Industry Guide

20
A Guide to Cranes and Derricks

N.C. Department of Labor

N.C. Department of Labor Occupational Safety and Health Division 1101 Mail Service Center Raleigh, NC 27699-1101 Cherie Berry Commissioner of Labor

N.C. Department of Labor Occupational Safety and Health Program
Cherie Berry Commissioner of Labor OSHA State Plan Designee Allen McNeely Deputy Commissioner for Safety and Health Kevin Beauregard Assistant Deputy Commissioner for Safety and Health Bobby Davis Reviewer

Acknowledgments A Guide to Cranes and Derricks was originally prepared by David V. MacCollum, president of David V. MacCollum, Ltd., of Sierra Vista, Ariz. NCDOL recognizes with much appreciation the contributing organizations that offered and supplied material and information used in this guide. Wire Rope Slings Pocket Reference Guide extracts shown in the PDF version of this document are provided on behalf of union ironworkers and their employers by the Institute of the Ironworking Industry. Figures 14 and 15 were provided courtesy of Award Services Crane Safety Systems, a division of Ronald M. Ward & Associates Inc. of Orlando, Fla. N.C. Department of Labor employee Bobby Davis incorporated these documents into this guide, including information from the U.S. Department of Energy (DOE) Hoisting and Rigging Standard, DOE-STD-1090-2001 www.hss.doe.gov/nuclearsafety/ns/techstds/standard/standard.html#1001. DOE’s current Hoisting and Rigging Standard, DOE-STD-1090-2007, can be found at www.hss.doe.gov/nuclearsafety/ns/techstds/standard/std1090-07/index.html. This guide was updated in 2010. _____ This guide is intended to be consistent with all existing OSHA standards; therefore, if an area is considered by the reader to be inconsistent with a standard, then the OSHA standard should be followed.

To obtain additional copies of this guide, or if you have questions about North Carolina occupational safety and health standards or rules, please contact: N.C. Department of Labor Education, Training and Technical Assistance Bureau 1101 Mail Service Center Raleigh, NC 27699-1101 Phone: (919) 807-2875 or 1-800-NC-LABOR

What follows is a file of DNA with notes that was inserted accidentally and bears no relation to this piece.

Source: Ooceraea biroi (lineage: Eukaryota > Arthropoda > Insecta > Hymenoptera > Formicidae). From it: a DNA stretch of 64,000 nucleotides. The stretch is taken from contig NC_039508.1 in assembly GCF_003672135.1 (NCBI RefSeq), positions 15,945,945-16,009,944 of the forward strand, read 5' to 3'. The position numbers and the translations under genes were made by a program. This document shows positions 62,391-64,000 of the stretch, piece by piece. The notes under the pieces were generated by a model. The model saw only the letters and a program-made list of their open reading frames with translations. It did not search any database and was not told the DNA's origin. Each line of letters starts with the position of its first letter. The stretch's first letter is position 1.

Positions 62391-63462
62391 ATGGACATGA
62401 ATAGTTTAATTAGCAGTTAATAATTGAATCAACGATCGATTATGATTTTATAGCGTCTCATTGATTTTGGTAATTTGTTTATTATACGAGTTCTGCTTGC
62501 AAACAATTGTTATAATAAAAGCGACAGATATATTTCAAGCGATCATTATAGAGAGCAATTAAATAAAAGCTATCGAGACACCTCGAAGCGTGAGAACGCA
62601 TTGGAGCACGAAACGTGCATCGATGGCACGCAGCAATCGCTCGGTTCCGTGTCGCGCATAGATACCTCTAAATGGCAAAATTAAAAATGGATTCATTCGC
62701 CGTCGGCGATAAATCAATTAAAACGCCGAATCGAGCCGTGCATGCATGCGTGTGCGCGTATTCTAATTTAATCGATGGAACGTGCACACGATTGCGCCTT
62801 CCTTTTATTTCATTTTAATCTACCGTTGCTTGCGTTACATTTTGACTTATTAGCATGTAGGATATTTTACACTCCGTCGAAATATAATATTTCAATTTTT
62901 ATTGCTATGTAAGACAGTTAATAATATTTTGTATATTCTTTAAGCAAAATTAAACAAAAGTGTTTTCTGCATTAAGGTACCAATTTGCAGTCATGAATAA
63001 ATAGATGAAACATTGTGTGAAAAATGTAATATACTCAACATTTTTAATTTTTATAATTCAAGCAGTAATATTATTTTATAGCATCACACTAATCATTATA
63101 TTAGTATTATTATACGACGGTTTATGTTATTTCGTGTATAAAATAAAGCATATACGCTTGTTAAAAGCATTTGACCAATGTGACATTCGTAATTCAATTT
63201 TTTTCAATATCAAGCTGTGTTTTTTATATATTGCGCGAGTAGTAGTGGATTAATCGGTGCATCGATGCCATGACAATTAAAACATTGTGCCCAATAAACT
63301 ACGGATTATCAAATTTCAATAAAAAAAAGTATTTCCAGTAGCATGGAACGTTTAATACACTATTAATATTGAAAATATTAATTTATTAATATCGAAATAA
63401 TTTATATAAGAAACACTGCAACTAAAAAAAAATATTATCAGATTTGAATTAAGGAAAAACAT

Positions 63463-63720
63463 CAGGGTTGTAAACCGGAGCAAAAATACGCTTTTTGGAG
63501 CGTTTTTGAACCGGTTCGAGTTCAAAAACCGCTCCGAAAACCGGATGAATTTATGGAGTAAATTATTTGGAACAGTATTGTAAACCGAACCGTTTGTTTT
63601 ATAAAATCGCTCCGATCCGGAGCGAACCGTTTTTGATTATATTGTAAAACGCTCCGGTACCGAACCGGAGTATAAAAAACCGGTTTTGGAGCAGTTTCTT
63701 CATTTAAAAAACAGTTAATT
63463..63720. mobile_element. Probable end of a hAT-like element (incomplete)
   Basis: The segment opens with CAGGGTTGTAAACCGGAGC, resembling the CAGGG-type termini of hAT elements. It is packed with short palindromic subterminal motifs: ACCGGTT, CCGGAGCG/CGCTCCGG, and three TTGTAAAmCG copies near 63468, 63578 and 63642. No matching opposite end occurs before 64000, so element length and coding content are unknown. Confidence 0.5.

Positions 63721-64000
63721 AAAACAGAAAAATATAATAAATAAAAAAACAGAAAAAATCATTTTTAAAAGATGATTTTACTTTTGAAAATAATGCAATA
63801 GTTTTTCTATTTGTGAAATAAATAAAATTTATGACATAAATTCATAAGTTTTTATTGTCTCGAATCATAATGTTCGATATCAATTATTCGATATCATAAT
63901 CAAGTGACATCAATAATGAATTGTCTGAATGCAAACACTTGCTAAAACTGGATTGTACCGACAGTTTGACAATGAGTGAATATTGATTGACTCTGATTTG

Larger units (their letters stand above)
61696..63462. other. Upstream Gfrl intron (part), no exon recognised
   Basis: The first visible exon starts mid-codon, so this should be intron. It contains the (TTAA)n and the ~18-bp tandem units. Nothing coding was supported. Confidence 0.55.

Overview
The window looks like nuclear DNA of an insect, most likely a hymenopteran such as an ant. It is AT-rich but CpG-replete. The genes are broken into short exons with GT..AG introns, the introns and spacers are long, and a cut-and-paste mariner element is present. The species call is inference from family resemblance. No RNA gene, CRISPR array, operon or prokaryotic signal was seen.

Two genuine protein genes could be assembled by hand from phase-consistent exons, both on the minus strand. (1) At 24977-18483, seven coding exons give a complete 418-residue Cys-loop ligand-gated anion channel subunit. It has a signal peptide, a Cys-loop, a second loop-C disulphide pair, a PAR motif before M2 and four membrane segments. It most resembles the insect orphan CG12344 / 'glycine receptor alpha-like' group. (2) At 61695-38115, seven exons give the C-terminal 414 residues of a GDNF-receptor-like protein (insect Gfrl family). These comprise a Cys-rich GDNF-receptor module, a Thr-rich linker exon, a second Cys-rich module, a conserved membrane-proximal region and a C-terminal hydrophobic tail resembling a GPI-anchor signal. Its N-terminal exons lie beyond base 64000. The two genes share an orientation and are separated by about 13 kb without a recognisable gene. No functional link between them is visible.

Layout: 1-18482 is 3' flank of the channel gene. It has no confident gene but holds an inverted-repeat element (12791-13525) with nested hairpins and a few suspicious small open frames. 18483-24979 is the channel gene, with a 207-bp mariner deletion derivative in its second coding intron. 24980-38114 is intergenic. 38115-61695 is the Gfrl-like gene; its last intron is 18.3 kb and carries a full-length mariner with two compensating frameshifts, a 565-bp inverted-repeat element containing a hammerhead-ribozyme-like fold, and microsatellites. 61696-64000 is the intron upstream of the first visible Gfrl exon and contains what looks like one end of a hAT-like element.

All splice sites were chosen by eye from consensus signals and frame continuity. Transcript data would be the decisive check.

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Additional sources of information are listed on the inside back cover of this guide.

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The projected cost of the NCDOL OSH program for federal fiscal year 2010–2011 is $18,011,652. Federal funding provides approximately 31 percent ($5,501,500) of this fund.

Revised 10/10

Contents
Part Page Foreword . . . . . . . . . . . . . . . . . . . . . . . . . . . . . . . . . . . . . . . . . . . . . . . . . . . . . .1iiv 1 2 3 4 Reasons for Crane Accidents and Preventive Measures . . . . . . . . . . . . . . . . . . . . . . . .ivi1 Types of Cranes Generally Used in the Workplace . . . . . . . . . . . . . . . . . . . . . . .ii14 Analysis of Eight Hazards Common to Most Cranes . . . . . . . . . . . . . . . . . . . . . .ii19 Crane Safety Programs . . . . . . . . . . . . . . . . . . . . . . . . . . . . . . . . . . . . . .ii23 References, Requirements and Standards . . . . . . . . . . . . . . . . . . . . . . . . . . . .ii28

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Foreword
Construction cranes are a common sight on North Carolina city skylines. People watch in amazement as stacks of material and loads of concrete become our newest buildings. But the very power and size of cranes can pose many dangers to the employees who work in and around them. A Guide to Cranes and Derricks examines the hazards and describes safety measures the reader can take when implementing a crane safety program for a company. The guide also includes the new standards for cranes in North Carolina. In North Carolina, N.C. Department of Labor enforces the federal Occupational Safety and Health Act through a state plan approved by the U.S. Department of Labor. NCDOL offers many educational programs to the public and produces publications to help inform people about their rights and responsibilities regarding occupational safety and health. When reading this guide, please remember the mission of the N.C. Department of Labor is greater than just regulatory enforcement. An equally important goal is to help citizens find ways to create safe and healthy workplaces. Everyone profits when managers and employees work together for safety. This booklet, like the other educational materials produced by the N.C. Department of Labor, can help. Cherie Berry Commissioner of Labor